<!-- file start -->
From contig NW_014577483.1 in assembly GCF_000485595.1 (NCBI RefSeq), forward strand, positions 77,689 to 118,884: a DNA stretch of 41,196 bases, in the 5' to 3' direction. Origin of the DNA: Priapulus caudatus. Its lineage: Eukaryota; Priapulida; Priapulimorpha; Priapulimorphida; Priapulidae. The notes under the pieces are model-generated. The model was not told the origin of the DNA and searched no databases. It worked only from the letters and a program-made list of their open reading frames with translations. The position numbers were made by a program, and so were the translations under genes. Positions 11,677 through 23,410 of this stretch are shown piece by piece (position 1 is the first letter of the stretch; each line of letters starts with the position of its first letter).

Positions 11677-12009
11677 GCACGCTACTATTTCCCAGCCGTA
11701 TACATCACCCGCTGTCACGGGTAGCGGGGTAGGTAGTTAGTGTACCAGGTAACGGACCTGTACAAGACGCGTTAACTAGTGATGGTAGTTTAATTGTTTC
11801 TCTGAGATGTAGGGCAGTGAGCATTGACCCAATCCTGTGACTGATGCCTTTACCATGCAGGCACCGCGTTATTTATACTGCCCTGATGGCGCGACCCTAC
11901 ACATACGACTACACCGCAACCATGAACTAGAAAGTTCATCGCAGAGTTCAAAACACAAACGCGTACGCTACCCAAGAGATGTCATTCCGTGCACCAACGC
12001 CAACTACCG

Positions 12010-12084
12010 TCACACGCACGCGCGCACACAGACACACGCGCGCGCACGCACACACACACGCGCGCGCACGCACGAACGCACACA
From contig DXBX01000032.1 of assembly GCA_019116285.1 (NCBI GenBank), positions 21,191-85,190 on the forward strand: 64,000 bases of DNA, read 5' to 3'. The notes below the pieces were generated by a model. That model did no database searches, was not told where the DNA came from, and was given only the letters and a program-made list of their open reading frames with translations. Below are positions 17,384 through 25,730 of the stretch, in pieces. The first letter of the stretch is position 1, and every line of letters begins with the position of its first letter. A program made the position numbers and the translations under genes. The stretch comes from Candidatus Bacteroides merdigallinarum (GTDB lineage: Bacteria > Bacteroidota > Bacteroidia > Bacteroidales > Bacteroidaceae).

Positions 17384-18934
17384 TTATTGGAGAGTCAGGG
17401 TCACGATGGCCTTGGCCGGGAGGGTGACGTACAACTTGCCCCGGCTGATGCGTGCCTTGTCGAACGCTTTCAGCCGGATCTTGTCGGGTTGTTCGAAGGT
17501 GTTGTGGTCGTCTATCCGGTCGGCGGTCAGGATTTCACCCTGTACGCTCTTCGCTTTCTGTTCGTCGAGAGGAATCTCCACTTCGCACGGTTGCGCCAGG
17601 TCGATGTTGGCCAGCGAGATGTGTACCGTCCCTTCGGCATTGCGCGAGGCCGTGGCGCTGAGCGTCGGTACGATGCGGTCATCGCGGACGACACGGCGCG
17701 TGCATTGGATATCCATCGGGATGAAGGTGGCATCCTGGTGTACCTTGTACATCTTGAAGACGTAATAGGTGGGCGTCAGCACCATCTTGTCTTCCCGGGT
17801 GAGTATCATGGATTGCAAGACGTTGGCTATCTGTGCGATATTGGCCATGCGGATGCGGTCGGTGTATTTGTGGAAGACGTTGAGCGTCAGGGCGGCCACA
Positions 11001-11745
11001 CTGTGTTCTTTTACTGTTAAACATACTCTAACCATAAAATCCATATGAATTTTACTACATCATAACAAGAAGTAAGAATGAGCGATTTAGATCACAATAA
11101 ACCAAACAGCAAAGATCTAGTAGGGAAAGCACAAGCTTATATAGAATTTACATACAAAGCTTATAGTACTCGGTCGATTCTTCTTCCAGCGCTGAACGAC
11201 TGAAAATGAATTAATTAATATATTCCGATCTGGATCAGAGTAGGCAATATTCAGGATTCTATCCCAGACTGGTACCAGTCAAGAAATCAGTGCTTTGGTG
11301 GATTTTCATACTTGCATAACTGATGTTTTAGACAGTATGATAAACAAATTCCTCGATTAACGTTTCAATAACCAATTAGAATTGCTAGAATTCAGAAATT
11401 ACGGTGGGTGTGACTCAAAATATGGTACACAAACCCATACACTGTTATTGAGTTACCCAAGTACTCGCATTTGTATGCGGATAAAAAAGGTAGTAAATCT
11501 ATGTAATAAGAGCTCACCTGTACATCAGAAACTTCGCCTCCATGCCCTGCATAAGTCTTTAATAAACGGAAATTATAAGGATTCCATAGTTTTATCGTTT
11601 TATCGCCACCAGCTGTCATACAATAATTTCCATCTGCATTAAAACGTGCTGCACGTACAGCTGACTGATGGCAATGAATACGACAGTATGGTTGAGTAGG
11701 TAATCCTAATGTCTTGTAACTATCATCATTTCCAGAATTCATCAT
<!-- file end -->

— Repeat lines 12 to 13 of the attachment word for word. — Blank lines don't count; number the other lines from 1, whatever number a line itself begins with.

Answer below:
17384 TTATTGGAGAGTCAGGG
17401 TCACGATGGCCTTGGCCGGGAGGGTGACGTACAACTTGCCCCGGCTGATGCGTGCCTTGTCGAACGCTTTCAGCCGGATCTTGTCGGGTTGTTCGAAGGT